Published on June 19, 2015
After his graduation from Hongik University in 2007, Kwangho Lee immediately headed off for a swift and brilliant career proving his prodigious skills to the world. To get a grasp of his amazing fusion of traditional crafts and modern material one has to know the story behind his charismatic person. Raised by his grandparents, Kwangho Lee grew up on a farm in the far country side of Yong Chong. Much influenced by his grandfather working with his bare hands to build implements for everyday’s life and his ability to manipulate materials to turn them into something useful, Kwangho Lee learned traditional crafts right from the start. As a way of living, this philosophy and habit of creating things taught Kwangho the modesty and down-to-earthness which makes him now so remarkable in a world where designers strive for fast career and mass production. A pattern of duality and contrast between the rural childhood in humble conditions and urban living during his school education inspires the creative handling of his environment until today.
Kwangho Lee now lives with his wife and son in Seoul. Like a farmer patiently awaiting the harvest in autumn after having planted the seeds in spring, he creates his works one piece at a time to turn ordinary materials into something beautiful. Kwangho’s childhood among tradition and elements is the creative force driving his original output into an oeuvre of a beautiful symphony of design and crafts. Led by emotional memory instead of precise calculation, Kwangho Lee provides an alternative view on mundane materials. Through an exceptional sense for their boundless capabilties to be transformed into something beautiful, he draws the attention to the unfamiliar and hidden elegancy of the profane. Kwangho Lee’s work unites design, art and craftsmanship in unique pieces of small handcrafted quantities. By experimenting with the neglected features and qualities of the ordinary materials, he takes a closer look to the other side. Kwango Lee recontextualizes, refers and refunctionalizes – proving a frontline design approach to 21st century designart. He does not plan in advance to take a material and create something functional with it. Kwangho prefers a more abstract way of experimentally applying craft to a material to evoke the widest range of creative outcomes.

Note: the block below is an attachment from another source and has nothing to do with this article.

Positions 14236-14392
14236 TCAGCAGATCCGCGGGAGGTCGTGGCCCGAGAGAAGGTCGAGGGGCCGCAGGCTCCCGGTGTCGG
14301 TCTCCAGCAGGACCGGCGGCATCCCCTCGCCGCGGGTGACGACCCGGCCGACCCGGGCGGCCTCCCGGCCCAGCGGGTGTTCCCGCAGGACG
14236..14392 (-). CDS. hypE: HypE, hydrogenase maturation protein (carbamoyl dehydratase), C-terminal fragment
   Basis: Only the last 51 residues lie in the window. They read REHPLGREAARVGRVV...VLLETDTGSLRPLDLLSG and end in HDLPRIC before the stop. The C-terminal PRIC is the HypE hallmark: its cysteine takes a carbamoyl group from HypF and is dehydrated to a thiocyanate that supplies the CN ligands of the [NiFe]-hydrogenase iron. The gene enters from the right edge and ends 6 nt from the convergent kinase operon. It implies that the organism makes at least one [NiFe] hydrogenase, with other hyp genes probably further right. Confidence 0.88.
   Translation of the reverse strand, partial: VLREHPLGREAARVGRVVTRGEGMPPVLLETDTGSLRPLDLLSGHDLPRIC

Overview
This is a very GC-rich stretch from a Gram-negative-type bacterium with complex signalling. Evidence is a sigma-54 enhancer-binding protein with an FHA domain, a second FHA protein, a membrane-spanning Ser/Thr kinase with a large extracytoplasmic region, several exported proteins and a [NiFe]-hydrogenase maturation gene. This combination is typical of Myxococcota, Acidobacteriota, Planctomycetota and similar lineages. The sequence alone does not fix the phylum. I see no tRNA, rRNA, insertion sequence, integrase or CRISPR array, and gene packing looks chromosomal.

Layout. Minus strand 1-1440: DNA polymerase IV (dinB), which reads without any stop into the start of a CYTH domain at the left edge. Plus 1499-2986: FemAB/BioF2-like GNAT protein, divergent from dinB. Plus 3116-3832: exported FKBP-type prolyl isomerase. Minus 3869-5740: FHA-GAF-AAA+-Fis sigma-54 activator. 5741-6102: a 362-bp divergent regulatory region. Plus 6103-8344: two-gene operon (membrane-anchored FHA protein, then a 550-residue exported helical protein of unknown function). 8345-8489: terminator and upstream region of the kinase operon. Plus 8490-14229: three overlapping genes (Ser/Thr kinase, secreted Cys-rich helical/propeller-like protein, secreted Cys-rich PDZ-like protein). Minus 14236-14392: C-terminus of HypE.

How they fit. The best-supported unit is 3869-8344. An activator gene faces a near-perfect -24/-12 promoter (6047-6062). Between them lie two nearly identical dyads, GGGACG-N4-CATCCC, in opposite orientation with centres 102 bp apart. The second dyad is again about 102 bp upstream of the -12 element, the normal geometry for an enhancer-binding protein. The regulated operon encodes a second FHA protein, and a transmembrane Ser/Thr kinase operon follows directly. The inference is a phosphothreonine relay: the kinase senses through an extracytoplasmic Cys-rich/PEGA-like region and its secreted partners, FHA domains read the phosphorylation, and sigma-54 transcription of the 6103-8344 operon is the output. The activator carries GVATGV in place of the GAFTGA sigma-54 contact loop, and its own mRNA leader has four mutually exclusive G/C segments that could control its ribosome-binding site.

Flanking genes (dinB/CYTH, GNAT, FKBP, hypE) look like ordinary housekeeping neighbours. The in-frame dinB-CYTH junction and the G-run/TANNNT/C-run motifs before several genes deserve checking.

Lee was selected as the Korean Ministry of Culture’s Artist of the Year, 2011. He has shown work at Commissaires, Johnson Trading Gallery, Victor Hunt, Karena Schuessler, Clear Gallery & Edition, and Gallery Seomi, and participated in a wide variety of prominent group exhibitions. His work is in the permanent collections of the Montreal Museum of Fine Arts and San Francisco Museum of Modern Art.